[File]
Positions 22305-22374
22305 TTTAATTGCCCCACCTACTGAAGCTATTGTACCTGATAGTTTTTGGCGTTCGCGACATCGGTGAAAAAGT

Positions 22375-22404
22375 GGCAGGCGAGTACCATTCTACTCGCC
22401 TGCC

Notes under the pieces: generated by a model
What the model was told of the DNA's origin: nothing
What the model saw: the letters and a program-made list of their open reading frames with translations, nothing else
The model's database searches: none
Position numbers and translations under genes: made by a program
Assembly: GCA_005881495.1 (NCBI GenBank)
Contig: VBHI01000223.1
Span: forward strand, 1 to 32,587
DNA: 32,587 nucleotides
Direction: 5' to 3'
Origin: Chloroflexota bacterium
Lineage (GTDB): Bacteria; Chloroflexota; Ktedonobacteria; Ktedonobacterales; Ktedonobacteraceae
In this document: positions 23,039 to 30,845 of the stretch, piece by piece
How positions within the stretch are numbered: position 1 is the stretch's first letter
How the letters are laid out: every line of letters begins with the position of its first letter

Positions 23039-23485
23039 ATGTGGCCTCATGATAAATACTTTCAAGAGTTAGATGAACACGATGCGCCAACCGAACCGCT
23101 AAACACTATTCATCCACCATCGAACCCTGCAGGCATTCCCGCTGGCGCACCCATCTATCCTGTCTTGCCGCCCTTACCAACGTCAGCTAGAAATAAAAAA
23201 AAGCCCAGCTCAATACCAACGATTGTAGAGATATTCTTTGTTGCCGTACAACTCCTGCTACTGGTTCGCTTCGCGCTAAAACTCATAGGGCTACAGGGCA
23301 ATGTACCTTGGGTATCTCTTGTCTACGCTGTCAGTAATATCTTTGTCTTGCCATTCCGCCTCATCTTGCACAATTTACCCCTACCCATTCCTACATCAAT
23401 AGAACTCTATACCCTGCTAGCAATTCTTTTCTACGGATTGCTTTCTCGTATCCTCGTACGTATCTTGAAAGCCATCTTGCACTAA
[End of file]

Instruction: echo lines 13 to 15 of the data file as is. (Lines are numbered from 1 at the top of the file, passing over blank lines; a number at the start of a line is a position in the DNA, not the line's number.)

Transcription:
Span: forward strand, 1 to 32,587
DNA: 32,587 nucleotides
Direction: 5' to 3'